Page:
Smart Campuses are to universities what ‘Digital’ was to modern business a few years ago, and that’s a huge problem.
One of the larger trends of 2014/2015 has been the change of stance in how Businesses see digital; namely as a cultural movement rather than a ‘project’ within a programme of initiatives.
We see brands like Telstra take on the task of digitising it’s business with a 500m self investment, and a dedicated internal team to champion the movement, Digital First.
In a similar sense the emergence of the smart campus is, for most educational institutions, a project that should be treated as an entire paradigm shift in the way that we all want to absorb education. This change in the way education is delivered is not driven exclusively by millennials—although they do play a huge part—but also by post graduates who want to further their education while either rearing a family or continuing full time work.
Enter the Mass Online Open College (though not so impressively).
In an article on MOOCs by The Economist they report very high dropout rates, with around 10% of first time subscribers completing their courses.
This incredible statistic points to a rationale that it isn’t just about the convenience of accessible education, and that students require both community and proximity to find their study practical, and useful.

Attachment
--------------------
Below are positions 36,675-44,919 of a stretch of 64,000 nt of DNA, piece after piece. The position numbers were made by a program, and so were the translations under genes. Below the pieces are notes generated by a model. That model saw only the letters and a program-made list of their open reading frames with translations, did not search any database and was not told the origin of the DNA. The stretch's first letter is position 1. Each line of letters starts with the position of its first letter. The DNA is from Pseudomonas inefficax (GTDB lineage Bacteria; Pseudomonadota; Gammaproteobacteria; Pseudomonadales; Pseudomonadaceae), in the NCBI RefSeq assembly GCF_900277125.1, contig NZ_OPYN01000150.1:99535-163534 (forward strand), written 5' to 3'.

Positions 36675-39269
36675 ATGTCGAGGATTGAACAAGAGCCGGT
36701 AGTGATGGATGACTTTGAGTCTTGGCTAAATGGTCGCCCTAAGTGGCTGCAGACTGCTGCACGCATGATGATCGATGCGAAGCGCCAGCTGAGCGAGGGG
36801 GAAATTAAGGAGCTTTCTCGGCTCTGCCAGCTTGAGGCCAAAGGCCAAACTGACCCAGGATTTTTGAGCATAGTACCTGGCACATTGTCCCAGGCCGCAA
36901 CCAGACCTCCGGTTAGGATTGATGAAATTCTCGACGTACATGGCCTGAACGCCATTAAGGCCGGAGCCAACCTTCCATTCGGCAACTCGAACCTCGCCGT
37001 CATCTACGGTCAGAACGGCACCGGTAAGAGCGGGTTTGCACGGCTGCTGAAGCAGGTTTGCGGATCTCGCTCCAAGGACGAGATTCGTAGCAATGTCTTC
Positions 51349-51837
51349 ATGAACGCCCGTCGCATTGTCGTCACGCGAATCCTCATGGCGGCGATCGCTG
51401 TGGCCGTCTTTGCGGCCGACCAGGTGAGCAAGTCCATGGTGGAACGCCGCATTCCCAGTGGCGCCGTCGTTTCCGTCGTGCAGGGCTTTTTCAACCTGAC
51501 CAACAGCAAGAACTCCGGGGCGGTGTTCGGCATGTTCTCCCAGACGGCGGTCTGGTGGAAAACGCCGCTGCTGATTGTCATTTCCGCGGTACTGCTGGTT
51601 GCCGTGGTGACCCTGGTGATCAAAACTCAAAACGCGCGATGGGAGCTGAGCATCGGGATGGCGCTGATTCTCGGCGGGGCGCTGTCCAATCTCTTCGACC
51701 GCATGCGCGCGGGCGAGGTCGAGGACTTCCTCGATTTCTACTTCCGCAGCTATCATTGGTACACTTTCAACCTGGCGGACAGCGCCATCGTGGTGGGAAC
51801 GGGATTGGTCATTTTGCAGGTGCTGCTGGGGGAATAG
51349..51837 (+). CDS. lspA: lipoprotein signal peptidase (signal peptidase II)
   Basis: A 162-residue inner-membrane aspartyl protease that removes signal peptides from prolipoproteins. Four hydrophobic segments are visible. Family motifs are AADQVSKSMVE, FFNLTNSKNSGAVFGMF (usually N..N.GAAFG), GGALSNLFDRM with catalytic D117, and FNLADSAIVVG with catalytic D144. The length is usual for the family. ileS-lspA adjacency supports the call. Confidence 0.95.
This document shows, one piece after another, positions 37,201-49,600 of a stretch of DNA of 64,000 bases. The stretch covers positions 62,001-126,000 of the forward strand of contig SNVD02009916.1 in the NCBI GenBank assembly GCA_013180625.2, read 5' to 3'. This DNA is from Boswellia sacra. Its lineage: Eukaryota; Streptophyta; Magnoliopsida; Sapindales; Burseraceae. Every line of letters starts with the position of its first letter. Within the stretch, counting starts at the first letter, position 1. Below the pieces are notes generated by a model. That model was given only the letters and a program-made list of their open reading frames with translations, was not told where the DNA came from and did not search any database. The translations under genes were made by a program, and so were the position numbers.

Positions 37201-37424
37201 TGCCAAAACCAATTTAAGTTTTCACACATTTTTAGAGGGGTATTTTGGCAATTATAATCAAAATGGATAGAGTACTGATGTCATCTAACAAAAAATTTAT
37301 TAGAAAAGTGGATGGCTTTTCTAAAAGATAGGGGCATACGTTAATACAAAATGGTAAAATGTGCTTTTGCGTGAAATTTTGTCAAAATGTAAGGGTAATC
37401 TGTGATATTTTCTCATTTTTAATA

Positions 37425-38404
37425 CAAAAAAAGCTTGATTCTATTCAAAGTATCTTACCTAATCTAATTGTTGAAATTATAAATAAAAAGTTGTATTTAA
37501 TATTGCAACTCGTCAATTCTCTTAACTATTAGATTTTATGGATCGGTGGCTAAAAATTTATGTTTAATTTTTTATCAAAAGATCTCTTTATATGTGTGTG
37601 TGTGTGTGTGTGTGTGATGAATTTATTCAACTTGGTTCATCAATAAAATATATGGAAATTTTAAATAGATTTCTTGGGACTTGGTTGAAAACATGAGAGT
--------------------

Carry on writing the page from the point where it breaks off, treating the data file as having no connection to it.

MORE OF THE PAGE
It also outlines that cost is not an overly defining factor for why online study has become so incredibly popular; something that is in line with businesses universally, not just educational institutions.
Instead Universities are able to offer value through a long term strategy of ubiquitous and omnipresent technology enabled campuses.
As covered above, these campuses are more than just a project. They are more than simply having a mesh wifi network, smart whiteboards and online enrolments.
A Smart Campus is driven entirely by technology to gain efficiencies in it’s business; ensuring optimum efficiencies of services to maximise cost savings. It is a campus that provides it’s teachers the ability to remain smart, and to keep up with the latest trends and research in their field.
This is something that students are able to do with ease, and in some degrees such as Computer Sciences are able to out-specialise their teachers. This results in dissatisfied teachers and disengaged students.
Additionally a Smart Campus is integrated into it’s community to seek opportunity of both business efficiency and scale, as well as demonstrate leadership in it’s immediate vicinity.
This leadership provides long term aspirations of high student retention and staff retention, as well as being able to put their Smart learnings into practice.
There are a large number of Universities that are taking a smart approach to facilities such as parking, lighting, and security to better their student and staff experience, though this is just scratching the surface of a much greater beast.
The MOOC is here to stay, in some form or another, so a rapid adoption of Smart Campus as a modus operandi will ensure far greater engagement and long term success for all involved.
Treating it as a ‘project’ however will only see short wins, and long term setback.